An equitable Bryan Center

[Opinions are my own and do not necessarily reflect the opinion of the organizations I serve.]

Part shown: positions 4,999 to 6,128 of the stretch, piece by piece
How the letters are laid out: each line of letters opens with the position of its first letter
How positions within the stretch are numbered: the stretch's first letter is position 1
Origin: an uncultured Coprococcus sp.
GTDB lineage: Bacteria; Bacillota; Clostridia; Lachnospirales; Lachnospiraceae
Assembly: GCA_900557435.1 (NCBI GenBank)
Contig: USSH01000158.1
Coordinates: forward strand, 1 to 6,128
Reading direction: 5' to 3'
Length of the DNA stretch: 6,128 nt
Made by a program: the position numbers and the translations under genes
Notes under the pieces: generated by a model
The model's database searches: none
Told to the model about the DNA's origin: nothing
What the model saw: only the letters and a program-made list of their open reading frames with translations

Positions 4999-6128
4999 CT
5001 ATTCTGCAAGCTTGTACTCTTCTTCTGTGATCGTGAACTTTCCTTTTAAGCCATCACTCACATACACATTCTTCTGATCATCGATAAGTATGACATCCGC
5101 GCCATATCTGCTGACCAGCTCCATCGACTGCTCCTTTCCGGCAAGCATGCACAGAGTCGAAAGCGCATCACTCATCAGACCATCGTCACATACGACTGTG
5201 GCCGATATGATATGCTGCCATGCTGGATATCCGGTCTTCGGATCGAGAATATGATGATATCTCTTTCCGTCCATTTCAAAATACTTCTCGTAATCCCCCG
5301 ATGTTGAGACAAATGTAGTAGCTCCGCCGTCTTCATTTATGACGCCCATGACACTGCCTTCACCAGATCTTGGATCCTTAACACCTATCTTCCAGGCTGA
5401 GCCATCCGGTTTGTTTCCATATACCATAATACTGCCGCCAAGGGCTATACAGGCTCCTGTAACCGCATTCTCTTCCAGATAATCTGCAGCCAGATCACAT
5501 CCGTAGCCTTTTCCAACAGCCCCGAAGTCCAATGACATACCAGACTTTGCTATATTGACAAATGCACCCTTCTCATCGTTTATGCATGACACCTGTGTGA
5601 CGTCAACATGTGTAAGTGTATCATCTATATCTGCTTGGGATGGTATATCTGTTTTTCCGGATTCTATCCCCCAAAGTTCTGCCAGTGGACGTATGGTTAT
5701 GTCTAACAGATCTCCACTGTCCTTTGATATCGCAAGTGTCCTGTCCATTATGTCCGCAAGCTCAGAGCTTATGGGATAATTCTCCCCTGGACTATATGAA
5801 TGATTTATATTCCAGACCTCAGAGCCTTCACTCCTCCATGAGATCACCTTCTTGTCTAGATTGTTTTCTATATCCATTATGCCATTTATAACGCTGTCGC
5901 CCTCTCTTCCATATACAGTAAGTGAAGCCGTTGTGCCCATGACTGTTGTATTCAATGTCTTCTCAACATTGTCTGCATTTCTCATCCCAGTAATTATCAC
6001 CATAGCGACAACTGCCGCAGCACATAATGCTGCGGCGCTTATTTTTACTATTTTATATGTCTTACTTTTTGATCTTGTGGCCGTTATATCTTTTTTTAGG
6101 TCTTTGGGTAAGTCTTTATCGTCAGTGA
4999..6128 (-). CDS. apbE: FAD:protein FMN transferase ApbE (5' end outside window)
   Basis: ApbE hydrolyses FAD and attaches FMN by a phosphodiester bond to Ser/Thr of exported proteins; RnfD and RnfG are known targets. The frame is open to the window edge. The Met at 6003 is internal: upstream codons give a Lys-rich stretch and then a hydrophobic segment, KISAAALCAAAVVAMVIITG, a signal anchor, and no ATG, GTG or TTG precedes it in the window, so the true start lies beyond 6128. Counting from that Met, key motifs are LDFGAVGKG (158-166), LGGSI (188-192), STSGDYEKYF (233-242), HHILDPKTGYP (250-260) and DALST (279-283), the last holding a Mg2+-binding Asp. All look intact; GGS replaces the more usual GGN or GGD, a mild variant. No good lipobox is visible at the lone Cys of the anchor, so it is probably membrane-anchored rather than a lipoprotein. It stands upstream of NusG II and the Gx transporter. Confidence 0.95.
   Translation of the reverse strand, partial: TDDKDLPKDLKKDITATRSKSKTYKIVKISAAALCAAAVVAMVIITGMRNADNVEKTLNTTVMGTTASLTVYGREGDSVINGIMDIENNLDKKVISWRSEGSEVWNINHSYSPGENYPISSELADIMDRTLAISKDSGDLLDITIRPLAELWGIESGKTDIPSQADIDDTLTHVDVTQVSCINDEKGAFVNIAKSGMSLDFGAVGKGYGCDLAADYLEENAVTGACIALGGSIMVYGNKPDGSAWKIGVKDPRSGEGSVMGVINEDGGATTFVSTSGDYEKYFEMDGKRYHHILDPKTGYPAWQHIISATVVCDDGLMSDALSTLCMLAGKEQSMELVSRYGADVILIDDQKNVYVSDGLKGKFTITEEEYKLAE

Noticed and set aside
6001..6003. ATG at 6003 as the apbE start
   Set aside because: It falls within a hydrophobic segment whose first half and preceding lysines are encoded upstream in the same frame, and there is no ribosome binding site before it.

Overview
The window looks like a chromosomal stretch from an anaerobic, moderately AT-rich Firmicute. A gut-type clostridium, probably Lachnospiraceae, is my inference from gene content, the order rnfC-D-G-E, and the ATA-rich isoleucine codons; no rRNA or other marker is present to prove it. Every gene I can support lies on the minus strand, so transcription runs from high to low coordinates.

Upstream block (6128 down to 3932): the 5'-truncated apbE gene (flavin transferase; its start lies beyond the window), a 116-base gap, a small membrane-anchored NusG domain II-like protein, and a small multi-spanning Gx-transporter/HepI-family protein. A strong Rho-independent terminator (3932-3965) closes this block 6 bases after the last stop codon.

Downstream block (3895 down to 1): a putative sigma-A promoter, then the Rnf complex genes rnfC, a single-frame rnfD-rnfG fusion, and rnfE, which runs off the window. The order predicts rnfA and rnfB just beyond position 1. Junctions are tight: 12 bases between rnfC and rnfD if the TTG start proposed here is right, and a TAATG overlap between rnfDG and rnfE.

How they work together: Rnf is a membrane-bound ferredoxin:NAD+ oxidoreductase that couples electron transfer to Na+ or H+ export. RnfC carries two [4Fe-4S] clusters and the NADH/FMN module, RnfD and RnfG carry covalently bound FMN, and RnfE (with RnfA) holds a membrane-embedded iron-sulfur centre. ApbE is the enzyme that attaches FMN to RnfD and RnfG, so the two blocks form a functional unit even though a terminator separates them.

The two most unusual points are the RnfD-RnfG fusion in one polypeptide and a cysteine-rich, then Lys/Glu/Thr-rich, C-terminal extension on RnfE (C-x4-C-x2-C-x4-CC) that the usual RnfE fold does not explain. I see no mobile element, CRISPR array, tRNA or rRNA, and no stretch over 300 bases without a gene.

It is very symbolic that the Career Center is taking the Center for Multicultural Affairs former space. It is emblematic of how Duke does not listen to the overwhelming needs of its students. In surveys DSG sent out last year, only 14% of students wanted the Career Center to be in the Bryan Center while over 50% of students wanted some form of identity, cultural, or religious space. Overwhelmingly, Duke students also wanted the Women’s Center to hold space in the Bryan Center. Yet, Duke has actively shrunk existing equity space. Instead of the Center for Multicultural Affairs (CMA) having the entirety of one floor, Duke has put the Women’s Center, Center for Sexual and Gender Diversity (CSGD), Student Involvement and Leadership, and the CMA on one floor. While the second floor technically provides space for equity-based student groups, the amount of functional programming space has been greatly reduced and there are student groups such as DUU and DSG within the space. It seems like the only minority Duke cared about was the minority of students who wanted the Career Center in the Bryan Center. Duke has moved its equity centers with no vision or plan of what they will look like. This creates a volatile environment for those who rely on these centers. Giving the Career Center the entirety of the bottom floor in the CMA’s old space provides much more lone functional programming space than all of the equity-based centers and the entirety of space meant for Latinx and AAPI students on campus. I challenge administration at Duke to provide the results of a survey with over 500 respondents where a majority of students wanted the Career Center to move into the Bryan Center, student groups to be put into offices, and equity centers to experience a size reduction.